Top 50 Pharma Companies 2021: The pandemic and beyond

— The pharmaceutical industry drew together in 2020 to fight the COVID-19 pandemic, and while the battle continues, pharma companies have even more going on

By Christiane Truelove • [email protected]

A year ago, there was a promise. A promise to the end of the pandemic, a promise that life would return to normal. And the pharmaceutical industry assured us we would get there. 

In 2021, that promise began to come true, as PfizerMed Ad News’ Company of the Year – as well as AstraZeneca, Johnson & Johnson, and Moderna – started rolling out their vaccines around the world. By spring, many people were asking each other, “So, which one did you get?” 

Even as variants to the original SARS-CoV-2 are still spreading, many of the companies profiled in this issue are not giving up. Whether it is researching new vaccine candidates (see AstraZeneca’s profile and Sanofi’s profile), continuing research into booster shots for already existing vaccines (see Pfizer’s profile), or therapies for COVID, there are many approaches being taken against the virus and COVID-19.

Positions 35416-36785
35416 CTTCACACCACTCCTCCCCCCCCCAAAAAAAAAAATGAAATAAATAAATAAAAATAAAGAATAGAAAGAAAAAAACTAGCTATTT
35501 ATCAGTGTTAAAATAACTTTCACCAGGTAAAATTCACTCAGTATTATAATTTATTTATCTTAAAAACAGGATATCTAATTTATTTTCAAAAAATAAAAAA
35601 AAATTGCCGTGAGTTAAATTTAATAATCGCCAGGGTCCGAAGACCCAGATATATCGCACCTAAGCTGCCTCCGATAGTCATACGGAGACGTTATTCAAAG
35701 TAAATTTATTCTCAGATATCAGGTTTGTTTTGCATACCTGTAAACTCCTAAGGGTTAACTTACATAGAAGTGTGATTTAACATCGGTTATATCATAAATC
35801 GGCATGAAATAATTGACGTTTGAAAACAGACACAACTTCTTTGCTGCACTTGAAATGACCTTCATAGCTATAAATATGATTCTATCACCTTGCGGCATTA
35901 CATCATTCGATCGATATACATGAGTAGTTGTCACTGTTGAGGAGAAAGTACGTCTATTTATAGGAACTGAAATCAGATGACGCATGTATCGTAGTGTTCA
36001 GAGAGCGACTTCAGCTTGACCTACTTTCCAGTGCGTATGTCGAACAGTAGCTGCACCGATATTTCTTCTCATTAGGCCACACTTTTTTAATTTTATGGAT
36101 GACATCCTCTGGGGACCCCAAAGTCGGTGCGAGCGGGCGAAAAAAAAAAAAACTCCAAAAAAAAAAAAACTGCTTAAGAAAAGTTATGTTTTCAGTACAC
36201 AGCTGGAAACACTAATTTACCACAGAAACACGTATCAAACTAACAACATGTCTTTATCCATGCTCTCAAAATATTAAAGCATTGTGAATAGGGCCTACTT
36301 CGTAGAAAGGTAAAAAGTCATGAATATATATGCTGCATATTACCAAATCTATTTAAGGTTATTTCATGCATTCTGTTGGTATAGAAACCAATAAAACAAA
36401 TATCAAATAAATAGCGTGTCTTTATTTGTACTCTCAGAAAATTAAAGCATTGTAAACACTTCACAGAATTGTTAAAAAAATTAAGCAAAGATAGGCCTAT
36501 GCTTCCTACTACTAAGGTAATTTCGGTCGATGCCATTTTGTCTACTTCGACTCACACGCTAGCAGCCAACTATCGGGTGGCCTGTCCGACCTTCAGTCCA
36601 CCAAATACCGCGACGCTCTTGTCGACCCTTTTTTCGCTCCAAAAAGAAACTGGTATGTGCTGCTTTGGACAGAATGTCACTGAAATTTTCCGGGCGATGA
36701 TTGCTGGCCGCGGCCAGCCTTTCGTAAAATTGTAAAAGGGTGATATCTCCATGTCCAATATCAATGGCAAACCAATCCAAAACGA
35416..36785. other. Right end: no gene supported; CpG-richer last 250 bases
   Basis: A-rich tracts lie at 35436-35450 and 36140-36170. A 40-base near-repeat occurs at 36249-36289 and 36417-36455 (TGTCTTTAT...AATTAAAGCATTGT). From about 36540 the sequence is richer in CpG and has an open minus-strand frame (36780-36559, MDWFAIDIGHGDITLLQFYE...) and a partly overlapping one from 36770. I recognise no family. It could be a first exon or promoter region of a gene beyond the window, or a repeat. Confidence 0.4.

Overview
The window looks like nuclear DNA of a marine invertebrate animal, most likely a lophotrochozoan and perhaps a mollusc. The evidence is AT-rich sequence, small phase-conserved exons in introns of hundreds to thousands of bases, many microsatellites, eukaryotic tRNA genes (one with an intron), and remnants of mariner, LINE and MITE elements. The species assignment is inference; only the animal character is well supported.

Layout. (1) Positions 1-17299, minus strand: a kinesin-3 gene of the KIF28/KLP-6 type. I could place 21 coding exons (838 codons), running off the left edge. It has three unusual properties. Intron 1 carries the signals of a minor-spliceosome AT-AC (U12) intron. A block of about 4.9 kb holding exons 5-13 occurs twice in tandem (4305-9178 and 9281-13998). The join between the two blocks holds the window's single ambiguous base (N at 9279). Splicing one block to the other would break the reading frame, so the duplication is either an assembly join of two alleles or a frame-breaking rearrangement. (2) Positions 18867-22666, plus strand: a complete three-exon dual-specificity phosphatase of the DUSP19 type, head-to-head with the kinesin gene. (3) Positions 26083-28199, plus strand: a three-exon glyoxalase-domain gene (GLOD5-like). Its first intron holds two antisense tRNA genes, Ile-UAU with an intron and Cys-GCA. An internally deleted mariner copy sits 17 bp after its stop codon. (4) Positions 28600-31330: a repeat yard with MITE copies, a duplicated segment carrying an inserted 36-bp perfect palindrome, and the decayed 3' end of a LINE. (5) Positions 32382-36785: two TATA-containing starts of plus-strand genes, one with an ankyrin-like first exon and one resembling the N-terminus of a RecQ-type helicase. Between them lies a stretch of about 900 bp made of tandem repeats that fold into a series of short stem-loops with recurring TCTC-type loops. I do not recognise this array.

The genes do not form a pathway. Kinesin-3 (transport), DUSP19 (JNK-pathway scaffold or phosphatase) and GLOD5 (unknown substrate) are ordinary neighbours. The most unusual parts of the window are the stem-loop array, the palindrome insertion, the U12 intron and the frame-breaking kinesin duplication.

THE COVID-19 BATTLE

In August, Pfizer received FDA’s full approval for the vaccine it had developed with BioNTech. Now known as Comirnaty, it is the first COVID vaccine to be given full approval by FDA.  

Comirnaty has been available in the United States under Emergency Use Authorization (EUA) since December 11, 2020 (as the Pfizer-BioNTech COVID-19 Vaccine). The EUA permitted essential rollout of vaccine doses across the United States. 

While the full approval was for people 16 years and older, Pfizer and BioNTech continue to run trials for other age groups as well as investigating the need for boosters.